The music they have created is the perfect chill recipe. I have put this on repeat and indulged in surfing the internet, working on my hobby of building dioramas and even reading a book. The music ebbs and flows, and there are moments when I have to hit pause on whatever I am doing and focus on the music. Back it up and play that section again. Good, now hit play and repeat. And my day passes with ‘In Waves” moving in and out, around and about. It has been a good listen. Indulge yourself and give this ‘Saudade’ a spin, put April 9 in your calendar and listen to the whole EP ‘In Waves’. You’ll see what I mean once you get their groove going in your headspace.
Here we are, it’s 2021, and new music is coming out in defiance of the remnants of 2020. Some of that music is for quiet moments of reflection. Music that sets aside time to take stock of where we are, and where we are going. Still Corners are one such musical entity; they make music for the times we find ourselves living and their new album Last Exit is coming soon.
Still Corners. That is a decent name for a band. It is easy to read, it is easy to remember, and they use a sensible font. Still Corners, yeah, that’s an alright name. I wonder what is means!
When I do a review of an album, I will usually listen to it a few times to get its feel. Then I read through the lyrics while listening to the music again—then researching begins, reading about the artists and visiting their body of work up to their most recent release. In this case, that album is Last Exit by Still Corners. I got lost in this album, and for two days I listened to it over and over.
I eventually reached this moment, and I am still listening to it while I write. Still Corners got me hooked for several reasons. One is because they sound a bit like another favourite band of mine, Cowboy Junkies, another excellent band name, right! Do yourself a favour and listen to The Last Exit and then check out The Trinity Sessions by the Junkies. The voices of Margo Timmins and Tessa Murray sound similar through my old ears. Still Corners also channel Sergio Leone and the spaghetti western vibe. Rome by Danger Mouse and Daniele Luppie also get a nod for being into that vibe.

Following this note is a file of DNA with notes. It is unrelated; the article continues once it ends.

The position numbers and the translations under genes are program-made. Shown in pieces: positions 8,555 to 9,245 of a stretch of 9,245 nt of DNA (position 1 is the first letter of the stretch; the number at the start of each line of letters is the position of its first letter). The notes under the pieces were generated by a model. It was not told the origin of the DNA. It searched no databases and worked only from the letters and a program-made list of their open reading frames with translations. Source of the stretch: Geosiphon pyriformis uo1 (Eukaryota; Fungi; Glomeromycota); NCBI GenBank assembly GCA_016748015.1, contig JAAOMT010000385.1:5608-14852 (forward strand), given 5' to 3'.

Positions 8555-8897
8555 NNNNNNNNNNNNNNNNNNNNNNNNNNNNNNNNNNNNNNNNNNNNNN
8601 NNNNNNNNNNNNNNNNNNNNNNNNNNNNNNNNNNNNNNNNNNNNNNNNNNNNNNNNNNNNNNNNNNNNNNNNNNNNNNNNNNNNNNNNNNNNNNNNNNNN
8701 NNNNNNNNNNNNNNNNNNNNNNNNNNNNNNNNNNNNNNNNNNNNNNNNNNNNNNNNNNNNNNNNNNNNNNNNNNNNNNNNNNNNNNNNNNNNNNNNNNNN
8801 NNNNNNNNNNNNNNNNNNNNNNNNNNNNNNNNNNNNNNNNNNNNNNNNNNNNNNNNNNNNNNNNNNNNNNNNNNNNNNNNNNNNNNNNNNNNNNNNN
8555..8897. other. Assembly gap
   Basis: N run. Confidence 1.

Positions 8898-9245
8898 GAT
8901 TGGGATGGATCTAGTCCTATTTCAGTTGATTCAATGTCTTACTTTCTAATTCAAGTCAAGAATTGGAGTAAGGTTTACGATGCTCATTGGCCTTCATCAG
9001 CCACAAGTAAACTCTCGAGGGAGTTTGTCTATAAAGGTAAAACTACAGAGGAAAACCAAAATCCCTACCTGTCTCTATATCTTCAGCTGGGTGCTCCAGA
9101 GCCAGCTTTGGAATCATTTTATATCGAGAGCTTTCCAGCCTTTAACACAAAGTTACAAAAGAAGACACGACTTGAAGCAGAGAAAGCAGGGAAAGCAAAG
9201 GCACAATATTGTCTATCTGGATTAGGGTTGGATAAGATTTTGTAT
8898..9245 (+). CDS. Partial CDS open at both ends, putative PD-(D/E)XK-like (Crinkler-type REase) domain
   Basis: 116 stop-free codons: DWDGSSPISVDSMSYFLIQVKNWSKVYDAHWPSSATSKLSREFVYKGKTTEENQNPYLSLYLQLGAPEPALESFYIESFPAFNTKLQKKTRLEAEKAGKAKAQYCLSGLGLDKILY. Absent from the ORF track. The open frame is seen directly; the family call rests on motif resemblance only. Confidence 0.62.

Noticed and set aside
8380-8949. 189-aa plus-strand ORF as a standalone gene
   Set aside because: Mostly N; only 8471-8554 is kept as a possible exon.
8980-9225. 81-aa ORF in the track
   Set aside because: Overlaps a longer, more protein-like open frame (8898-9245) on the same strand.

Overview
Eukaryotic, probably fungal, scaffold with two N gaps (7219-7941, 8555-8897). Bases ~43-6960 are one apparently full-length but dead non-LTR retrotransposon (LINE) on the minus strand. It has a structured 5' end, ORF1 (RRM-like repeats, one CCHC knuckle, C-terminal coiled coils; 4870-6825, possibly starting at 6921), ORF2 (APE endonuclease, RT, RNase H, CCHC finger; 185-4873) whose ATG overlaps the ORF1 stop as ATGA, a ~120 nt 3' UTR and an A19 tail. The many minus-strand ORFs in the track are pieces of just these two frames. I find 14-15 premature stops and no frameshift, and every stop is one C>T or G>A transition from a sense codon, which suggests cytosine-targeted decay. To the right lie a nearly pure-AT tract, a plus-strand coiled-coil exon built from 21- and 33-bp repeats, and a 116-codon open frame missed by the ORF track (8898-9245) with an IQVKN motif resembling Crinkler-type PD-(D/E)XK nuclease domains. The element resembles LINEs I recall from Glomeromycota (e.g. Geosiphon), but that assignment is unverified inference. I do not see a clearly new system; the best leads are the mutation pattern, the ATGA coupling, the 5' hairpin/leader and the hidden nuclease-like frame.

Enough of that rabbit trail lets talk about The Last Exit. It is good music. Full stop. Tessa Murray and Greg Hughes are consummate musicians whose music has the power to send me to pleasant places. Amid our current world, this type of music is…well, music to my ears. On top of their musicianship, Still Corners also write some right smart lyrics. Tessa explains, “There’s always something at the end of the road, and for us, it was this album. Our plans were put on hold – an album set for release, tours, video shoots, travel. We’d been touring nonstop for years, but we were forced to pause everything. We thought the album was finished but with the crisis found new inspiration and started writing again.” It was in this context that songs like “Crying”, “Static”, “Till We Meet Again” were written, reflecting on the impact of isolation and the need for social contact and intimacy.
Last Exit, new music for a new year, check it out at these internet addresses:
Distancer is the new album from Hiatus, which will be released March 12, 2021. The London-based British-Iranian producer has given us ‘Arrival’, a single and video from that album to whet our appetites.
‘Arrival’ is music that haunts, excites and called out for me be hitting the repeat button over and over. The track features a spoken rendition of a poem called ‘The Guest House’ by the 13th-century Persian poet Rumi, words that Cyrus says lend the ‘Arrival’ a powerful message of hope. It also lends ‘Arrival’ a statement that good music transcends time and place. And make no mistake about it, this is good music.